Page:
Wednesday, 27 August 2014

1000 Great British Hip Hop Albums #2 - Fallacy's 'Black Market Boy' (2003)

Some artists are able to transcend genres, eras or trends and survive & adapt to new challenges in music. Some artists stay in their own lane and manage to carve out a niche that satiates the die-hards - this homebase allows them to prevail. Other artists however, flash like lightning but for whatever reason fail to roll with the thunder. Often this final group are exposed as fads or unable to replicate the successes of the past through a mere lack of ideas or ability to keep up, but our second entry had it all at once...and just couldn't for whatever reason, push over the top.

Fallacy was, at one point, touted above everyone else to hit gold and make that all-important crossover move to the mainstream kingdom. Not only that, but he was to do this without selling his soul. A tough sell, indeed. However, after the hype generated leading up to the release of his debut full length LP 'Blackmarket Boy', it was certainly feasible.

Both his beat selection in the past (namely his work with his main partner Fusion) and his own style and skill lent itself naturally to the radio-friendly ear. He had the swagger to back up any success that was forthcoming, and was white hot after the underground success of his signature song 'The Groundbreaker'.
This was followed up with 'Big N Bashy', a smash hit that managed to creep around the UK top 40 (no mean feat for a UK rap artist at this point) and was all over the urban music channels courtesy of a flash US-influenced video alongside the guest singer Tubby T.

The album dropped soon after this, and the years of work that was poured into this album showed instantly. It was a huge success critically, with almost universal acclaim credited to it, but then...

Fallacy's official discography to date, almost 11 years later, still noted Blackmarket Boy as his only full length release. He's popped up here & there in the years since, and has finally had a resurgence as part of the UK supergroup Sleepin Giantz alongside Zed Bias and UK rap legend Rodney P in the past year, but before 2013 he was that guy everybody in the scene loved but rarely saw. Sure, he was hardly a hermit, releasing the odd EP here and there, but nothing post-2003 ever stood up to the immense potential he showed with his opening crescendo.

So, with good luck to his newfound success and a quick recap on his past, onto the album itself. Before it dropped, my own personal experience of Fallacy's music and presence first came from an unlikely source, when Fallacy & Fusion used to host a hip-hop music video show on MTV Base (back when the channel was in its infancy and still played a variety of urban styles) for a short period of time. I taped it and watched it back religiously during its lifespan, as it was one of the only places in the UK I was able to regularly see underground US rap videos and discover new artists. The internet was still years off from being the basic amenity it is now, and it took about 5 minutes to load up the average 'naughtyslag.jpeg' at this point. Napster was on its way, but taking into account my parent's internet connection took a fortnight to download the average popular chart song, my chances of being able to discover Fallacy's music back in 2001/2 was fairly slim without this video show.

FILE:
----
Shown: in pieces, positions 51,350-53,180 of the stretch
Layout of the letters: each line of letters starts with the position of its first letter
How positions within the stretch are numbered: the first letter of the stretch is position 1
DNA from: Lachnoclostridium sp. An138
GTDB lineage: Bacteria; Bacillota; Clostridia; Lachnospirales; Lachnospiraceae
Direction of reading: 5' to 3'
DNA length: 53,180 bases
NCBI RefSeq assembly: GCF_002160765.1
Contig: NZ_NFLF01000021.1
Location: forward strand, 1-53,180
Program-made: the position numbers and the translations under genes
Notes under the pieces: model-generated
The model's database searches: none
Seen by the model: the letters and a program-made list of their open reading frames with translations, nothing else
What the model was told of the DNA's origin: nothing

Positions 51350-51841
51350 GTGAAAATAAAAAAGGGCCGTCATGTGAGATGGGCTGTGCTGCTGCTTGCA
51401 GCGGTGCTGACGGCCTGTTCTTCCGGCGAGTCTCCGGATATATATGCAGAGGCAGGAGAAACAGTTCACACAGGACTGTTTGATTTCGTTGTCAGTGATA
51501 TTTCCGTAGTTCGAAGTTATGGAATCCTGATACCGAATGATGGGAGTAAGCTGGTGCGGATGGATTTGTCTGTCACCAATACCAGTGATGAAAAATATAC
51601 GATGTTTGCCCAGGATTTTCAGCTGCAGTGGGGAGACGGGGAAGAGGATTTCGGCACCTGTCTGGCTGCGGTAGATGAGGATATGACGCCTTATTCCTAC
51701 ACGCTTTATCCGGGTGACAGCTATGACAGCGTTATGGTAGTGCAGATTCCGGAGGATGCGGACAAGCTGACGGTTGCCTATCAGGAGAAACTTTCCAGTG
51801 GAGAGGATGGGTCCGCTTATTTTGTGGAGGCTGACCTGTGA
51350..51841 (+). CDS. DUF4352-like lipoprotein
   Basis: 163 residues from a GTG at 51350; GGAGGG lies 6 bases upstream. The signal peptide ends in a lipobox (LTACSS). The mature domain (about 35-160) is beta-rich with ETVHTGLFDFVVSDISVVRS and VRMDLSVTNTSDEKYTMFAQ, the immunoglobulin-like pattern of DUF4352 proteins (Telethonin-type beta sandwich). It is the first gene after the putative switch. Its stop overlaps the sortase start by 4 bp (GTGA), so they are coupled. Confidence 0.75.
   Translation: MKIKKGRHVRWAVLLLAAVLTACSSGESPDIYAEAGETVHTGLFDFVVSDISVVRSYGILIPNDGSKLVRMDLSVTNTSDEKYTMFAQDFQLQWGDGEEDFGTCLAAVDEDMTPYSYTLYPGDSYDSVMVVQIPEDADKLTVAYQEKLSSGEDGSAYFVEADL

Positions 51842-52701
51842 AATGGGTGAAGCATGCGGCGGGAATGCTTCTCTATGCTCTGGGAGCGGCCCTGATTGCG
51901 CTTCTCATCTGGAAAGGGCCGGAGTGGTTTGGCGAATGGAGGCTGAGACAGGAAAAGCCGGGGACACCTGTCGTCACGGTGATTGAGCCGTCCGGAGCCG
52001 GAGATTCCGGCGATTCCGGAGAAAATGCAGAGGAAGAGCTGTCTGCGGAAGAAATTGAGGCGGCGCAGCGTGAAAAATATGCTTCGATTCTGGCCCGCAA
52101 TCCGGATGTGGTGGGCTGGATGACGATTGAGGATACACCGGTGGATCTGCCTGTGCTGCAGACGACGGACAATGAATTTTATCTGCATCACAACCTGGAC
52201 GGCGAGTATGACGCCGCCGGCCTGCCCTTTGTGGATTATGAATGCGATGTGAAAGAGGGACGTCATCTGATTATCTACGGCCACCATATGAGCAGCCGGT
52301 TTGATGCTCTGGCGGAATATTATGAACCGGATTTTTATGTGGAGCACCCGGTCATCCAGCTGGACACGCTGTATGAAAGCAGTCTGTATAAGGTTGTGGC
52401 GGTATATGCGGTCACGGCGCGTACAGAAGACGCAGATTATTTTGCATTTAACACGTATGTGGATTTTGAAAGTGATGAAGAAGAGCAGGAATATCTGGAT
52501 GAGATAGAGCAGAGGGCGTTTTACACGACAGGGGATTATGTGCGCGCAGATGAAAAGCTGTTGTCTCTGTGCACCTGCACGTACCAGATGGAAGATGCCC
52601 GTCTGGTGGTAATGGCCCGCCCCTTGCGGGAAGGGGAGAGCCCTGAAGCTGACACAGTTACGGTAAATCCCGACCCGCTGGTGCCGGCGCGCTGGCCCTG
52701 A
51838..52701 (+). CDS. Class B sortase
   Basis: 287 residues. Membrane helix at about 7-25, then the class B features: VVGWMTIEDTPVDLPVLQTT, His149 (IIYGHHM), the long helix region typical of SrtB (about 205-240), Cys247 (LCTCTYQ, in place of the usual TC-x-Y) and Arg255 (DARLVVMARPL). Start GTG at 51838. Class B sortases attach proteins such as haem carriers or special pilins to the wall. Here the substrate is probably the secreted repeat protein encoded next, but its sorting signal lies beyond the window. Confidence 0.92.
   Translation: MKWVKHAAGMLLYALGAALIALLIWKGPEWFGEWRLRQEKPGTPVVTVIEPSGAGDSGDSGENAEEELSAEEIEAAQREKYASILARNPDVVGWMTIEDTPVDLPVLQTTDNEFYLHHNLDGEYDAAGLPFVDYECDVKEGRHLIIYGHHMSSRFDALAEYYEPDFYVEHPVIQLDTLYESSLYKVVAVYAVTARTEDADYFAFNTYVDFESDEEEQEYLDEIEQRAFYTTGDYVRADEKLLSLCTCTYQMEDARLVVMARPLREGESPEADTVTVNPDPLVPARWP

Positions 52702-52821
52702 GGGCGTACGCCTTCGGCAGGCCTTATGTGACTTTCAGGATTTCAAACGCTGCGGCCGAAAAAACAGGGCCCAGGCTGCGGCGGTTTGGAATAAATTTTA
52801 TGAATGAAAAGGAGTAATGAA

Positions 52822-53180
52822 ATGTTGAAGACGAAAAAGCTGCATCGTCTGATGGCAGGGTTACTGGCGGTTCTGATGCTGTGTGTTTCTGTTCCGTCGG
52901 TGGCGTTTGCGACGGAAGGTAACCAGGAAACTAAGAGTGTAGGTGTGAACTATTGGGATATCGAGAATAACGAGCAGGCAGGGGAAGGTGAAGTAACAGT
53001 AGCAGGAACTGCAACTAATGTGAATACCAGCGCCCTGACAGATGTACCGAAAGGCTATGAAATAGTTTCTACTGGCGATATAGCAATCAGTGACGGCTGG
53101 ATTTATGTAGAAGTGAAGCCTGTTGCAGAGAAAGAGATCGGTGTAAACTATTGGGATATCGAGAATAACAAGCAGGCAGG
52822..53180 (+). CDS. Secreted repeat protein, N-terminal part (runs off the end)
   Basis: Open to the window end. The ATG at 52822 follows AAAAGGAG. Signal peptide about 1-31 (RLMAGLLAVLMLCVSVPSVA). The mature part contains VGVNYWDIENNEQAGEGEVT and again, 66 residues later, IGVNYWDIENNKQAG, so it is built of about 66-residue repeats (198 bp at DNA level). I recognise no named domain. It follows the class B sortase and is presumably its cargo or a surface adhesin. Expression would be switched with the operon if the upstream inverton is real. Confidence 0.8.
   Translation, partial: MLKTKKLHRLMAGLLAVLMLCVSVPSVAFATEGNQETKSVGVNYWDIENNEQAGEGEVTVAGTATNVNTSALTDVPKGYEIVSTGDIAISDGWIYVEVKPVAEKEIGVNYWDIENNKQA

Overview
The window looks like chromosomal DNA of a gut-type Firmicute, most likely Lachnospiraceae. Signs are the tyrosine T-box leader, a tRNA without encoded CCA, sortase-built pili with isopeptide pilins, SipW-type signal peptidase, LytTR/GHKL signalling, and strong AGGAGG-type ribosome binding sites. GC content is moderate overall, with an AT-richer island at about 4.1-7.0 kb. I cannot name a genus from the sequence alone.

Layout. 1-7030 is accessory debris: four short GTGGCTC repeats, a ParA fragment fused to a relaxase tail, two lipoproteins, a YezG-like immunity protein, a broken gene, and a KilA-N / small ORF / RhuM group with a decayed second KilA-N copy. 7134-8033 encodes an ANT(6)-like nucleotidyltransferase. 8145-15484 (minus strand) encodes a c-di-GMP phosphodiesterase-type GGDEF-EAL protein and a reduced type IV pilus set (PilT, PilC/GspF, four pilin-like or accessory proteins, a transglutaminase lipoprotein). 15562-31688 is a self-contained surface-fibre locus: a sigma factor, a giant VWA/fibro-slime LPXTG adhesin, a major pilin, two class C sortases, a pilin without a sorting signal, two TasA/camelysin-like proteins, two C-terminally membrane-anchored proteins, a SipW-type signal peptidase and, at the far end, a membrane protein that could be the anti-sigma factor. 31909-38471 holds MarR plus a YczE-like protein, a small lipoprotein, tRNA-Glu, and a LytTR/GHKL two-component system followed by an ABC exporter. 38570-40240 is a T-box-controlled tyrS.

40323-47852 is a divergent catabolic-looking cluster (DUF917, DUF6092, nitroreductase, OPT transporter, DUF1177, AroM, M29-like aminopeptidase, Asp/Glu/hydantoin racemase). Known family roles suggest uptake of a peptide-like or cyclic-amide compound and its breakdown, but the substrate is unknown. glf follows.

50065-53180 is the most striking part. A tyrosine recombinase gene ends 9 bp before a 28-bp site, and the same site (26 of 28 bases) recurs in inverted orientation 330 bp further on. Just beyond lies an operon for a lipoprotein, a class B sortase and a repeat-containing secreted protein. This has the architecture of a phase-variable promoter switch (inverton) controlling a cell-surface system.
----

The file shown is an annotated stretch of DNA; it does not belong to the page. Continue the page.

At the finale of one of the shows, they premiered the video for their own song 'The Groundbreaker' and I remember, even now, being so blown away by it that I recorded the audio from the VHS onto a cassette and abused that tape for weeks. From that moment on, 'Blackmarket Boy' was an 'event' album for me.

And judging by the press at the time, from Hip-Hop Connection to the even more mainstream broadsheet music journalists, it was an event album for many others too. Off the strength of 'The Groundbreaker' and numerous guest appearances by Fallacy on UK remixes of popular Rawkus 12" singles from the US in the early 2000s, he was able to get a major label deal through Virgin and really get to work on bringing his sound to the big leagues.